Electronic Digital Signatures are virtual representations of a wet-signature, one the signer would create with a pen and paper. Similar to the wet-signature, eSignatures are used to identify signers and signify that they agree to the terms outlined above the signature line.

ESignatures are extremely versatile. They enable the recipient to conveniently sign documents by typing their name out or simply scrawling it with a finger or stylus directly through a mobile app on their iOS or Android smartphone to complete the signature image.

It’s worth noting that the terms eSignature and digital signature are often used interchangeably despite their notable differences. Digital signatures, also called cryptographic signatures, are a type of electronic signature that is coded and encrypted in order to prevent the impersonation of a signee, tampering, and improve the overall security of every signed document.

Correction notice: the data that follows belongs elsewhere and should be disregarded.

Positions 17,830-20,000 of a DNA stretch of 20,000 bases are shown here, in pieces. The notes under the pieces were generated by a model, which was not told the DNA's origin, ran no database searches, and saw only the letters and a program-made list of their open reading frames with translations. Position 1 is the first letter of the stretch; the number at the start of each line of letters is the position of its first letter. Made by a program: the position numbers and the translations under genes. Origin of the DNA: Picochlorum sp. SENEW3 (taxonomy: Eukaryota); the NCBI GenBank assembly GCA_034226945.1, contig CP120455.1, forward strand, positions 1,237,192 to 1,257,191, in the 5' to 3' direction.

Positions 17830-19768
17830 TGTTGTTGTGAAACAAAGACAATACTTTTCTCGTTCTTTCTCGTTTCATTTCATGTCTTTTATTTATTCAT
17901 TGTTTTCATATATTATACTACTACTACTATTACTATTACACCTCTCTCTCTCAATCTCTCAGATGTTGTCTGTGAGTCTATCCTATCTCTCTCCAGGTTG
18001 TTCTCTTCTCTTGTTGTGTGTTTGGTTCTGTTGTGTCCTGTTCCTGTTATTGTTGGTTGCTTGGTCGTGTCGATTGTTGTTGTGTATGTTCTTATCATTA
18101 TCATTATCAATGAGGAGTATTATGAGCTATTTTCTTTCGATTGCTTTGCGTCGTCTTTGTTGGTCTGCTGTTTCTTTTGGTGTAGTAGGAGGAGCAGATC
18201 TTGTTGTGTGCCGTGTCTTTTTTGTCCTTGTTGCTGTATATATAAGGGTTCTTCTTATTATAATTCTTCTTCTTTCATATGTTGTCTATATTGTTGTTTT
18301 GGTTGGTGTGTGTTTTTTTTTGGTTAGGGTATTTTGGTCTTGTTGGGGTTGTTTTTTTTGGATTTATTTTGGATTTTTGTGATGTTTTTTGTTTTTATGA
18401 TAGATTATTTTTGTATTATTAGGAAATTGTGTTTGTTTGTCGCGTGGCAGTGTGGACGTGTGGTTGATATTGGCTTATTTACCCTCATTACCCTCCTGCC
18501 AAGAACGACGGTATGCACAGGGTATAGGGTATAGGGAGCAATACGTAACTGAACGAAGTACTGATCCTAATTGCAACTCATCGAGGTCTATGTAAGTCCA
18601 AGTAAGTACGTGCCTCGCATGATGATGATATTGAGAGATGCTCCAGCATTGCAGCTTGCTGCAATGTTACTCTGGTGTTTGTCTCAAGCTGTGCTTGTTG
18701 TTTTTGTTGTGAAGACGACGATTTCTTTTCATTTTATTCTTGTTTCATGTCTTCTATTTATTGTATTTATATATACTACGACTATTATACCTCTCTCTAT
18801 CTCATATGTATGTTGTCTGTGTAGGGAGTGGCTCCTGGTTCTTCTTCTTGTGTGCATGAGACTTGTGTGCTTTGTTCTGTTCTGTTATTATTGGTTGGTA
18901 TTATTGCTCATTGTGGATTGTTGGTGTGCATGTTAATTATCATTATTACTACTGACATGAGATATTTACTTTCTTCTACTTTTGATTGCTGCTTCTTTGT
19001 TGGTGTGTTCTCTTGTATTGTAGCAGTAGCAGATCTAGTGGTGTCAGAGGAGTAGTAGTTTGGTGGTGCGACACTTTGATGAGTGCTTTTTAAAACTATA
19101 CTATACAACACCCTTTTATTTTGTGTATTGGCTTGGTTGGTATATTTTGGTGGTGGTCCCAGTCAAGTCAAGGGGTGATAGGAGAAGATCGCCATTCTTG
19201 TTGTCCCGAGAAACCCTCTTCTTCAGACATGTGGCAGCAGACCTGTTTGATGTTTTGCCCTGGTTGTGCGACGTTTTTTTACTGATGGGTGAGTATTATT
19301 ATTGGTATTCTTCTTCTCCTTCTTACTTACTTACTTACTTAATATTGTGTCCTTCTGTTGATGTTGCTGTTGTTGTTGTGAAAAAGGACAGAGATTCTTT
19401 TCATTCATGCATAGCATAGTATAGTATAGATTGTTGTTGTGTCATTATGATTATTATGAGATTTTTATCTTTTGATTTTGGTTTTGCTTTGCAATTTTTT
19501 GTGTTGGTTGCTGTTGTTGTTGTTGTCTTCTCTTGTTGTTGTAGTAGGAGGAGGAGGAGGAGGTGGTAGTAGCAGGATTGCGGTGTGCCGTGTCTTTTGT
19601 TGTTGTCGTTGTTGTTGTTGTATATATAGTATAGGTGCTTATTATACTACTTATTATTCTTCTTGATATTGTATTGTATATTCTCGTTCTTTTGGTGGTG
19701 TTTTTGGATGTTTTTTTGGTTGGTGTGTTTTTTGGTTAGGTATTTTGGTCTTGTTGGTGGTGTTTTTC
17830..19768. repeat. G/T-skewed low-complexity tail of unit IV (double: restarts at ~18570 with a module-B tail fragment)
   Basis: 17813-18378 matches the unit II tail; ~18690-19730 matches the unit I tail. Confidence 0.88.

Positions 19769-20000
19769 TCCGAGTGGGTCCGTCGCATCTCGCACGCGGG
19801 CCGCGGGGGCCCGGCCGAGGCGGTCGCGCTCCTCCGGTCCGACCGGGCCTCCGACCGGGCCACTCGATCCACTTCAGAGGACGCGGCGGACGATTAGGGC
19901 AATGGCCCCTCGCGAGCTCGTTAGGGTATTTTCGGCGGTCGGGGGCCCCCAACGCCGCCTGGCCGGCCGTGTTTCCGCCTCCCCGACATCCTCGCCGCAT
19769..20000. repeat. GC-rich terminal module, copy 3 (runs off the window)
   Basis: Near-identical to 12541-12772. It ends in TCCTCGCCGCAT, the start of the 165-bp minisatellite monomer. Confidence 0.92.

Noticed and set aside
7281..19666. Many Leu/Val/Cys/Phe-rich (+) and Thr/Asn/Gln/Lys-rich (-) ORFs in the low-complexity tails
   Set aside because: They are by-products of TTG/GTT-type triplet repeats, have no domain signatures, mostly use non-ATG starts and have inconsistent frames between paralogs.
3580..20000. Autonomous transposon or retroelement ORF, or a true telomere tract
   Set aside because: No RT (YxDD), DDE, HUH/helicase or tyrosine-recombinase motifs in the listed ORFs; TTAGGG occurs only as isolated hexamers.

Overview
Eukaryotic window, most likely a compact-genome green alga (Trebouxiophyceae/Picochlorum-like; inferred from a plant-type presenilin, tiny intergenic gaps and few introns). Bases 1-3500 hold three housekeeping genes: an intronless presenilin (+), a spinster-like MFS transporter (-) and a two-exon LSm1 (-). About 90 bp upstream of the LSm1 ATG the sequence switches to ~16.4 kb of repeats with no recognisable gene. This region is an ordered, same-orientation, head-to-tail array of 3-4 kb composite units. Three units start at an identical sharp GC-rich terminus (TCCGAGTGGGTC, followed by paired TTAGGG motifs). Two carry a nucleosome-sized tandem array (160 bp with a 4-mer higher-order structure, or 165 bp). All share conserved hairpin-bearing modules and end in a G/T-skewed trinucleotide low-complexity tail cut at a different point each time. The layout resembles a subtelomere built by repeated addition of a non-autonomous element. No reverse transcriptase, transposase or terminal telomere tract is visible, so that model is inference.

Most of the time, a digital signature is a slightly more accurate term when referring to electronically signing documents. However, the term eSignature is much more recognizable and frequently used.
Electronic signatures will, in most cases, cut the time to signature by enabling documents to be shared and signed more quickly than with a wet signature. By extension, they are particularly useful when the signing parties are in different locations, particularly in today’s times where due to Pandemic the style of doing business is altered considerably to adapt things virtually. Aside from the convenience, they also provide a secure and lasting record of the transaction, along with the associated metadata and a full audit trail, which can be retained for future reference. This metadata, which can capture such information as exact time of signature, geographical location and IP address can provide a richer level of detail when compared with a traditional wet signature. With benefits so clear and demand to use the technology so strong, it was vitally important that legislation was developed that would cover its use.

Technology Behind Digital Signatures